WELCOME to the International Max Planck Research School for Cell, Developmental and Systems Biology (IMPRS-CellDevoSys), originally established by the Max Planck Society as IMPRS for Molecular Cell Biology and Bioengineering in 2001. The change of name reflects our recent initiative to incorporate systems biology, computational biology and physics to the more traditional fields of cell and developmental biology.
"How do cells form tissue?" continues to be the central questions of the research carried out by the IMPRS-CellDevoSys, involving the study of molecular mechanisms of eukaryotic cells and their role in tissue formation. The spectrum of the research extends from the analysis of individual molecules to that of model organisms; it includes experimental, computational and theoretical approaches that aim at understanding complex cellular and developmental processes.
The Challenging research, interdisciplinary training, expert supervision and state-of-art facilities characterize the IMPRS-CellDevoSys, which is dedicated to providing exemplary conditions for young scientists in a highly attractive and inspiring environment. Outstanding university graduates who wish to work towards a PhD in the fields of Molecular Cell and Developmental Biology, Computational and Systems Biology, Genetics, Biophysics, and Computer Science are welcome to become part of the vibrant and international research scene in Dresden.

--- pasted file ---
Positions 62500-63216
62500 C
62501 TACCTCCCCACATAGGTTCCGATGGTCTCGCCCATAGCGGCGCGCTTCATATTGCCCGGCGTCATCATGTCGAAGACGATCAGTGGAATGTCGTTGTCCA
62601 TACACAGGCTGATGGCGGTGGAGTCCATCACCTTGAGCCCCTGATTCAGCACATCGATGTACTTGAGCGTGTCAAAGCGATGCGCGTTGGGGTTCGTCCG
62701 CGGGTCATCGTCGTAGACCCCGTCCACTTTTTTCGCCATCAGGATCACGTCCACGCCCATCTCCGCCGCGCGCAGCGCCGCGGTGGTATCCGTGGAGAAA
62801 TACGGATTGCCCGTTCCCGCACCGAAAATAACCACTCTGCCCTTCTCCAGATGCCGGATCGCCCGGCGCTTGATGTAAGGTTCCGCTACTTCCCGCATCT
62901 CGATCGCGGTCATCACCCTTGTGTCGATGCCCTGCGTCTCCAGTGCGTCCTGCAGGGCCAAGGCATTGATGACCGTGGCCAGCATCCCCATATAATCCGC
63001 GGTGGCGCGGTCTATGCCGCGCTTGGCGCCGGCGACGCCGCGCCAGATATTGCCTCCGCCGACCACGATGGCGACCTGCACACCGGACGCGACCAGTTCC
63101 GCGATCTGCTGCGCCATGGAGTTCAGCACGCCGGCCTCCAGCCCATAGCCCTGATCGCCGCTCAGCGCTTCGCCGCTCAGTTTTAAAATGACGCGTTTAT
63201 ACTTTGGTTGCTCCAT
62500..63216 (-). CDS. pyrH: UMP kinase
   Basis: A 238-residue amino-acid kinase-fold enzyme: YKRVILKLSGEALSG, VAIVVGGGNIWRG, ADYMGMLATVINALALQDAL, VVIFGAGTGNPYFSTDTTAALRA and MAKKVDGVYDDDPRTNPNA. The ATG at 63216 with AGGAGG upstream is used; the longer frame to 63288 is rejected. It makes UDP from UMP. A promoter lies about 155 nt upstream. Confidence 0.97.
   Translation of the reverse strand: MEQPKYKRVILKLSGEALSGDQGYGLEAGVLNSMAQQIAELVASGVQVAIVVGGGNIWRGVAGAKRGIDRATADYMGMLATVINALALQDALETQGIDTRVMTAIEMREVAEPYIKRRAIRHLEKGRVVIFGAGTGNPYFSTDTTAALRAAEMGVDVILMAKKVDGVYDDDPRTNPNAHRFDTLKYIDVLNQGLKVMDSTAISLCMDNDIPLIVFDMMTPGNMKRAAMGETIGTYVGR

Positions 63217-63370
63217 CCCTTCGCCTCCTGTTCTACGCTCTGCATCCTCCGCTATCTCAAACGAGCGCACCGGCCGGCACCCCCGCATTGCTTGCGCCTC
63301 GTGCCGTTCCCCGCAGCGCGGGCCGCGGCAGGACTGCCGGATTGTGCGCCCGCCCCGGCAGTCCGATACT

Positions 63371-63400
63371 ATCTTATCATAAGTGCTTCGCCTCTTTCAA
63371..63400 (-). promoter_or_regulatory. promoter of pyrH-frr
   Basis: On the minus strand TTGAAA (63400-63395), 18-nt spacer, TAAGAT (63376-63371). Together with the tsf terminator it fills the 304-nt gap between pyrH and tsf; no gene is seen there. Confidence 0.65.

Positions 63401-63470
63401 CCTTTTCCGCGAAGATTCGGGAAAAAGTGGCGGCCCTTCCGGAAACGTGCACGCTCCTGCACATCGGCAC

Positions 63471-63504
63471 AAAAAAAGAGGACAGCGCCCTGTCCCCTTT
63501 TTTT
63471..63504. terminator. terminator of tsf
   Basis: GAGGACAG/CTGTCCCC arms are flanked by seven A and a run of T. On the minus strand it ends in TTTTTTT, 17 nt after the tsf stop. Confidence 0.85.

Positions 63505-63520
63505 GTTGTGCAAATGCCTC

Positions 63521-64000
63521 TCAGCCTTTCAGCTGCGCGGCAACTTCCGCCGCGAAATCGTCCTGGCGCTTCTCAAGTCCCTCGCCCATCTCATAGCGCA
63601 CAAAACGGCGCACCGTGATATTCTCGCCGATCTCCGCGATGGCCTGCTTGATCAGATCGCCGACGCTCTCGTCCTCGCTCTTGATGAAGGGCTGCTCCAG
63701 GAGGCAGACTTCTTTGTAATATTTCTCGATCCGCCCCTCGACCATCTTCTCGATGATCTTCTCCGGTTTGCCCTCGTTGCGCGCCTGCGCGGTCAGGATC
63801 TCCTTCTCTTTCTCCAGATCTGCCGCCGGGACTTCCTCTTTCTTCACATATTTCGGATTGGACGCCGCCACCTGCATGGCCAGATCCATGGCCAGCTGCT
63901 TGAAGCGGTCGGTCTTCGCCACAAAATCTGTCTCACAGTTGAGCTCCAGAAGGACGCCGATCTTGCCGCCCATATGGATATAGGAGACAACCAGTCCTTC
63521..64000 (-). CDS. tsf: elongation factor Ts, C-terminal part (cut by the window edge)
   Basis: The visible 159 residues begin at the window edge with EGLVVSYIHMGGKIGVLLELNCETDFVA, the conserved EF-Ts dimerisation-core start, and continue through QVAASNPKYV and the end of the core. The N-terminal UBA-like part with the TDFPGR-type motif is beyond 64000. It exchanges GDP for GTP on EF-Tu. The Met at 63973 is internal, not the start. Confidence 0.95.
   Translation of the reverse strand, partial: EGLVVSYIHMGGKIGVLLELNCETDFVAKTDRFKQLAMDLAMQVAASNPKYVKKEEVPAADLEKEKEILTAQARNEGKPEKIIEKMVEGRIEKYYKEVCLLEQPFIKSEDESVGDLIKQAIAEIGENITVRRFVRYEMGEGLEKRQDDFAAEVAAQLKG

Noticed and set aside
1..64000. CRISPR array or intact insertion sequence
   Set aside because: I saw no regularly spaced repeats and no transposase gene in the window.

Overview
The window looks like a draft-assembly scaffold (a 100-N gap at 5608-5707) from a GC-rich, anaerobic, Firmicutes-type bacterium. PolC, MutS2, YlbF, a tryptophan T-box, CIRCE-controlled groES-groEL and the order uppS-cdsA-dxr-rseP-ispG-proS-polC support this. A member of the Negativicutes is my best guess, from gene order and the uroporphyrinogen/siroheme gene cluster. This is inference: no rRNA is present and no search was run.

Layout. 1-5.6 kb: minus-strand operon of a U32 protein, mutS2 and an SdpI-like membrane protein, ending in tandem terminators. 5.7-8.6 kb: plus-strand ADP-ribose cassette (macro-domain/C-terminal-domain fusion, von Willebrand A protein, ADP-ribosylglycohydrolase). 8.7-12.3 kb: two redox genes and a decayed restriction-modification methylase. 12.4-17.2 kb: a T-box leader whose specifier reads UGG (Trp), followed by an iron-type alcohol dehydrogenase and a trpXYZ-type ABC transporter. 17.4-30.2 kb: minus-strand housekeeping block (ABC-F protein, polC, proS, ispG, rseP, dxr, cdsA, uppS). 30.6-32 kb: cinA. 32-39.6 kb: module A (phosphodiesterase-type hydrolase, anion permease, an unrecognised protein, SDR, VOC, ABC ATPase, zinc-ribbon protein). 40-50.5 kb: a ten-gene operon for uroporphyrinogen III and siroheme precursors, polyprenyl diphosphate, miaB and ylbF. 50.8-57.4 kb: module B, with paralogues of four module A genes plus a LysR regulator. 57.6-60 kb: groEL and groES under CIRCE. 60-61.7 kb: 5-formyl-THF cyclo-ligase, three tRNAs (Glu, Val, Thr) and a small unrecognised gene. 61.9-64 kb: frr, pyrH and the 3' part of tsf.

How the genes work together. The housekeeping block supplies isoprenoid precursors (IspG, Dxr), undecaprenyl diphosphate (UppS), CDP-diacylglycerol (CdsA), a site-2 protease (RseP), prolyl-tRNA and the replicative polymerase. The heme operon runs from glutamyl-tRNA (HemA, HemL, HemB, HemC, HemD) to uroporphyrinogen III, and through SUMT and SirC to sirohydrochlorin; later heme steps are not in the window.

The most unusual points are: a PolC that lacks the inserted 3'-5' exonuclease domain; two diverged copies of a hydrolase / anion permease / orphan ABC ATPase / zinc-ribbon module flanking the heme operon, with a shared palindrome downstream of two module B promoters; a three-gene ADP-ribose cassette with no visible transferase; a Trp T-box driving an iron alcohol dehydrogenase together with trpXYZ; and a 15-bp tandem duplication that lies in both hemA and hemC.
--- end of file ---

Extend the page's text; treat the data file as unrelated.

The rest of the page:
The IMPRS-CellDevoSys is a joint program of the Max Planck Institute of Molecular Cell Biology and Genetics (MPI-CBG), the Max Planck Institute of the Physics of Complex Systems (MPI-PKS) and the Technische Universitšt Dresden (TUD). It is the partner of, and cooperates with, the Dresden International Graduate School for Biomedicine and Bioengineering (DIGS-BB), which has been awarded to the TUD by the Excellence Initiative by the German federal and state government in 2006. Together, they form the Dresden International PhD Program (DIPP). Admission to the IMPRS-CellDevoSys is highly competitive; it includes affiliation and participation in the DIGS-BB.
Participating Institutions / Research Centers
Dresden provides an exciting and challenging scientific environment that not only provides a unique combination of scientific expertise in cell and developmental biology, medicine, biophysics and nanotechnology, but also reaches out towards its translation into regenerative medicine and applied bioengineering. PhD students are part of, and profit, from the inspiring and international atmosphere, and the ongoing collaborative and cross-disciplinary research conducted by the participating institutions. State-of-the-art research centers and facilities provide the infrastructure for an internationally recognized excellent research and training environment to the benefit of young researchers.